Born in 1978 in Hong Kong, Hon Lai-chu began writing at the age of ten. Dong Qizhang has said that she “possesses an innate and precociously odd tactile sense of the world.” She finished her first work, The Water Pipe Forest, while still in middle school. After graduating from university, she worked for a few years before deciding to dedicate herself completely to writing. Of her work currently in print in Taiwan, her collection of short stories The Kite Family, her novel Grey Flower (which won Honorable Mention in Third Annual Dream of Red Mansions Literary Awards), and Body Seam all display her distinctive “anti-realist” aesthetic. Hon Lai-chu currently teaches creative writing and accepts interviews. In 2011 she went to America to attend the University of Iowa’s International Writing Program. At present, a number of magazines based in China, Taiwan, and Hong Kong feature her columns. At the same time, she attempts to retain some “freedom of choice” for herself and her work.
Bio from Paper Republic
This summer, we’re delighted to welcome Hon Lai-chu as our featured author, coinciding with the conference of the Association of Chinese and Comparative Literature, which is held this June in Hong Kong, and which will have a focus on writing by Hong Kong authors.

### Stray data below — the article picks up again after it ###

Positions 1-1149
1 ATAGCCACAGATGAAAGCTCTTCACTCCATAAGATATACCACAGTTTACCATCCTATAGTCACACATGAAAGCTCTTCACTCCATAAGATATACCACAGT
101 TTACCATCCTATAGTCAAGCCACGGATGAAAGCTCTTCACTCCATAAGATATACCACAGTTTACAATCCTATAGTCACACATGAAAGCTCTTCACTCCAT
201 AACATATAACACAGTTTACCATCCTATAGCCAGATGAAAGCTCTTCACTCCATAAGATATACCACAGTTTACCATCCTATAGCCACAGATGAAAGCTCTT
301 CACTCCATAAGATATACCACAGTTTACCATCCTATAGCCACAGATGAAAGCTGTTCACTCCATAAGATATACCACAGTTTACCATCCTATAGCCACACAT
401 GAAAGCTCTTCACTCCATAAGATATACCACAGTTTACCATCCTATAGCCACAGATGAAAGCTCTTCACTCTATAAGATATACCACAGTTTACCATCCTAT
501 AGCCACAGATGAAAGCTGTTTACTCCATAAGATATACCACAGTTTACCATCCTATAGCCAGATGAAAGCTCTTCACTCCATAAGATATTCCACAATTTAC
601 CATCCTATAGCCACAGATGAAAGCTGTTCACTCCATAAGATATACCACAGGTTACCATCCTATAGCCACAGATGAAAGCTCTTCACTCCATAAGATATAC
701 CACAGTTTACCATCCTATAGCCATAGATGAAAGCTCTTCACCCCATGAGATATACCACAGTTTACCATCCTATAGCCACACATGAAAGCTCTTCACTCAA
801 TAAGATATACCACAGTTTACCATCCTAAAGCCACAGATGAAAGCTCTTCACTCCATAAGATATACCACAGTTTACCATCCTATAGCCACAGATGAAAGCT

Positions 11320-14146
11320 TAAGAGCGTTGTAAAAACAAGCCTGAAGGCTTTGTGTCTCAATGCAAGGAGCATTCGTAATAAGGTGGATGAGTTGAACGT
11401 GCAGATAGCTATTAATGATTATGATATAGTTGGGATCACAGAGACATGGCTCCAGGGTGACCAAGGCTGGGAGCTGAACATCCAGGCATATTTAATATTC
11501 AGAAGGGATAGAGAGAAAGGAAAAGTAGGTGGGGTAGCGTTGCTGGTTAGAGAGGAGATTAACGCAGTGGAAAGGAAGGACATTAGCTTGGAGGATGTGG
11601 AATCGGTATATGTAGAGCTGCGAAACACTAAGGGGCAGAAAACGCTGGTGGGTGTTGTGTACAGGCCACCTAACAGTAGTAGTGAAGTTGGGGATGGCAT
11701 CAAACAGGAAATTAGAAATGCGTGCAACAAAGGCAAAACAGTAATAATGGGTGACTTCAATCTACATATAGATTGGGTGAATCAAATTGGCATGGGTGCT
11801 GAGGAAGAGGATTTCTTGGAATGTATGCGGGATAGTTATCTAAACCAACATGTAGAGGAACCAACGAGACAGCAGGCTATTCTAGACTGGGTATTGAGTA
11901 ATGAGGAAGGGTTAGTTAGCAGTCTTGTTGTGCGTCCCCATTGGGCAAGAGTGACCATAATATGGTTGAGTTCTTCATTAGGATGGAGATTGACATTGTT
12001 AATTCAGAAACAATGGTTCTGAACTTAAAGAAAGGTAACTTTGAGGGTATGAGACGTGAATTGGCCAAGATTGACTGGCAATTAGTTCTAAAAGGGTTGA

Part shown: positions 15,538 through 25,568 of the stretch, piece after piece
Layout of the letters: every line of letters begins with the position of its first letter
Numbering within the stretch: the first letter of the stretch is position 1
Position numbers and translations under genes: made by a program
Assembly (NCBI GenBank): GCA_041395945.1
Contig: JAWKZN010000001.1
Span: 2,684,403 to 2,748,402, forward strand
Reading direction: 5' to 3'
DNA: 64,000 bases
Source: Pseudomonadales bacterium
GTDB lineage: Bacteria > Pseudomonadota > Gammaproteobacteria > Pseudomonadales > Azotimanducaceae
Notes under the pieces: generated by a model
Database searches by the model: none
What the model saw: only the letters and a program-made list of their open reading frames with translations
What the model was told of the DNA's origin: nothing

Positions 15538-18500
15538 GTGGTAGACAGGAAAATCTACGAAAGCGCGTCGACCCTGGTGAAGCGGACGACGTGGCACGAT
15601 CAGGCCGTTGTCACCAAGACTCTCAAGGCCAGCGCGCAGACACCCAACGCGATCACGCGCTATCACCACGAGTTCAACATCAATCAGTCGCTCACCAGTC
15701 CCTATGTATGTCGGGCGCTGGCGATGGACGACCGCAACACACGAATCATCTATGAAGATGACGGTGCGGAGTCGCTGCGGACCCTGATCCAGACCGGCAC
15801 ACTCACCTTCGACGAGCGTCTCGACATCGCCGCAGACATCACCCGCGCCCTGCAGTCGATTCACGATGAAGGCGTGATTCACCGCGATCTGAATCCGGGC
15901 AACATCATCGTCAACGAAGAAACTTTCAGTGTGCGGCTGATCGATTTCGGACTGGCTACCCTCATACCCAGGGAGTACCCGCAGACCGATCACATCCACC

Our chosen story is ‘Notes on an Epidemic’ ( 感冒誌 ), from Hon Lai-chu’s collection The Kite Family, translated by Andrea Lingenfelter and published in translation by East Slope Publishing Limited (Muse), Hong Kong. Thank you to the author, translator and publisher for allowing us to reprint the story here.
The Chinese version of The Kite Family ( 風箏家族 ) won the New Writer’s Novella first prize from Taiwan’s Unitas Literary Association, was selected as one of the Top 10 Chinese Novels Worldwide, and was awarded a Translation Grant from the U.S. National Endowment for the Arts.
You can read another story by Hon Lai-chu – ‘Dummies’, translated by Karen Curtis – here, as part of the Read Paper Republic series of translated Chinese stories.
About the translator
Andrea Lingenfelter is a poet, translator, and scholar of Chinese literature. In addition to The Kite Family (Muse, 2015), her book-length translations include The Changing Room: Selected Poetry of Zhai Yongming (Zephyr, 2011) and the novels Farewell My Concubine (Wm. Morrow and Co., 1993) and Candy (Back Bay Books, 2003). Her translations of poetry written by modern and contemporary Sinophone writers have appeared widely in journals and anthologies, including Granta, Chinese Literature Today, Pathlight, Zoland Poetry Annual, Mantis, Frontier Taiwan, Sailing to Formosa, and Chicago Review. Ms. Lingenfelter received an NEA Translation Grant for The Kite Family. She is currently translating Scent of Heaven, a historical novel by Shanghai novelist Wang Anyi, for Penguin, and she is also working with Hong Kong based writer Cao Shuying on translations of Cao’s poetry. She teaches Chinese literature at the University of San Francisco.
Bio from Muse Publishing